Presentation on theme: "R ETROGRADE G AS -C ONDENSATE R ESERVOIRS. F ORMING DEW DROPS A gas condensate is a single-phase fluid at original reservoir conditions. It consists predominantly."— Presentation transcript:
R ETROGRADE G AS -C ONDENSATE R ESERVOIRS
F ORMING DEW DROPS A gas condensate is a single-phase fluid at original reservoir conditions. It consists predominantly of methane and other short-chain hydrocarbons, but it also contains long-chain hydrocarbons, termed heavy ends. Under certain conditions of temperature and pressure, this fluid will separate into two phases, a gas and a liquid that is called a retrograde condensate.
As a reservoir produces, formation temperature usually doesn’t change, but pressure decreases. The largest pressure drops occur near producing wells. When the pressure in a gas-condensate reservoir decreases to a certain point, called the saturation pressure or dew point, a liquid phase rich in heavy ends drops out of solution; the gas phase is slightly depleted of heavy ends. A continued decrease in pressure increases the volume of the liquid phase up to a maximum amount; liquid volume then decreases.
P HASE DIAGRAM OF A GAS CONDENSATE SYSTEM In a gas condensate reservoir, the initial reservoir condition is in the single phase area to the right of the critical point. As reservoir pressure declines, the fluid passes through the dew point and a liquid phase drops out of the gas. The percentage of vapor decreases, but can increase again with continued pressure decline.
T HE AMOUNT OF LIQUID PHASE The amount of liquid phase present depends not only on the pressure and temperature, but also on the composition of the fluid. A lean gas condensate generates a small volume of the liquid phase, less than 100bbl per million cubic ft. A rich gas-condensate generates a larger volume of liquid, generally more than 150bbl per million cubic ft.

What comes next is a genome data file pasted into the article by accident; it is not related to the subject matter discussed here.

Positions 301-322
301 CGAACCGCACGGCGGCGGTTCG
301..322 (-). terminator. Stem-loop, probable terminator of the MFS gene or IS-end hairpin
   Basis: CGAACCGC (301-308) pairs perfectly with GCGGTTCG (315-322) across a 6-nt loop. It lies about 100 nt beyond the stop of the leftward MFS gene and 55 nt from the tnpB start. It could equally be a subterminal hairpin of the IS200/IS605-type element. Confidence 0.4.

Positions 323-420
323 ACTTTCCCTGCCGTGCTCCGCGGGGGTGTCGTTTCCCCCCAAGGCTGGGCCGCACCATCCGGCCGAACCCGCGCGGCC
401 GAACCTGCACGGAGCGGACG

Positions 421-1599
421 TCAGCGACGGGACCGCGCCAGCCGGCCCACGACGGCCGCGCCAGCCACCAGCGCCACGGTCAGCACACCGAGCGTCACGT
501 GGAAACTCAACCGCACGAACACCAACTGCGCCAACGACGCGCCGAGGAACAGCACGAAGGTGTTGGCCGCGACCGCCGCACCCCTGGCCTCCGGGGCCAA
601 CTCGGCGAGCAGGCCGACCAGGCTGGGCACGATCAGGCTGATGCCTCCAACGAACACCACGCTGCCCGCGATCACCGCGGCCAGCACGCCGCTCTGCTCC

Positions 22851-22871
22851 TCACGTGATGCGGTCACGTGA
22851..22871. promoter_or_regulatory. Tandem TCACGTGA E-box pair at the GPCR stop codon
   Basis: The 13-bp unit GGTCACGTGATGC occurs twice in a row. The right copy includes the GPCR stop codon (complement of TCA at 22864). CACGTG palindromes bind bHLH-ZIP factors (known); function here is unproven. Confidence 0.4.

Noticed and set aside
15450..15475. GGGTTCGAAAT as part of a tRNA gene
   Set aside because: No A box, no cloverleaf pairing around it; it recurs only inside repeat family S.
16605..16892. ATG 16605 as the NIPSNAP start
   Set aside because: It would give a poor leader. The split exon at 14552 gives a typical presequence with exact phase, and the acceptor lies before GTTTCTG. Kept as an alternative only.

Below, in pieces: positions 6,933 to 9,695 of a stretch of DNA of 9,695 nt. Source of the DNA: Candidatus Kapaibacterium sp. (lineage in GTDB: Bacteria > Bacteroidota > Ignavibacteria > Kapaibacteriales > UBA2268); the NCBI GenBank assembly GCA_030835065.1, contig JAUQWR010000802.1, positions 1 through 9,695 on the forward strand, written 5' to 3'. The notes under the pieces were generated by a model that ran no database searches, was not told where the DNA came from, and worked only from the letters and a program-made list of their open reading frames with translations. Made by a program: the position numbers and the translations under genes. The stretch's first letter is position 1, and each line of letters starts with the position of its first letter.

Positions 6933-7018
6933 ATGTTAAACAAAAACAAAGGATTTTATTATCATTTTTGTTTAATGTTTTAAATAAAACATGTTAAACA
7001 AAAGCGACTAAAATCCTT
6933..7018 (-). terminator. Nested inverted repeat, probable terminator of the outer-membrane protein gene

R ICH GAS CONDENSATE
L EAN GAS CONDENSATE
C OMPARISON OF RICH AND LEAN GAS CONDENSATES
D EWDROPS IN A RESERVOIR ( AWAY FROM WELLBORES ) When condensate liquid first forms in a gas reservoir, it is immobile because of capillary forces acting on the fluids. That is, a microscopic liquid droplet, once formed, will tend to be trapped in small pores or pore throats. Even for rich gas condensate with substantial liquid dropout, condensate mobility which is the ratio of relative permeability to viscosity, remains insignificant away from wellbores. Mo=Krel/μ
D EWDROPS IN A RESERVOIR ( NEAR A PRODUCING WELL ) Once bottom hole pressure drops below the dew point, a near-well pressure sink forms around the well. As gas is drawn into the pressure sink, liquid drops out. After a brief transient period, enough liquid accumulates that its mobility becomes significant. The gas and liquid compete for flow paths. Condensate blockage is a result of the decreased gas mobility around a producing well below the dew point.
C ONDENSATE BLOCKAGE
Once bottom hole pressure in a well falls below the dew point, condensate will drop out from the gas phase. Capillary forces favor having condensate in contact with the grains.
C ONDENSATE BLOCKAGE The condensate saturation, So is highest near the wellbore because the pressure is lower, which means more liquid dropout. The oil relative permeability, kro increases with saturation. The decrease in gas relative permeability, krg, near the wellbore illustrates the blockage effect.
R ESULTS OF PRODUCING CONDENSATE LIQUID Both results are negative. 1) Gas and condensate production decrease because of near-well blockage. 2) The produced gas contains fewer valuable heavy ends because of dropout throughout the reservoir, where the condensate has insufficient mobility to flow toward the well.
REFERENCE Understanding Gas-Condensate Reservoirs, Oilfield Review, Li Fan, Billy W.Harris, A. Jamaluddin, Jairam Kamath, Robert Mott, Gary A. Pope, Alexander Shandrygin, Curtis Hays Whitson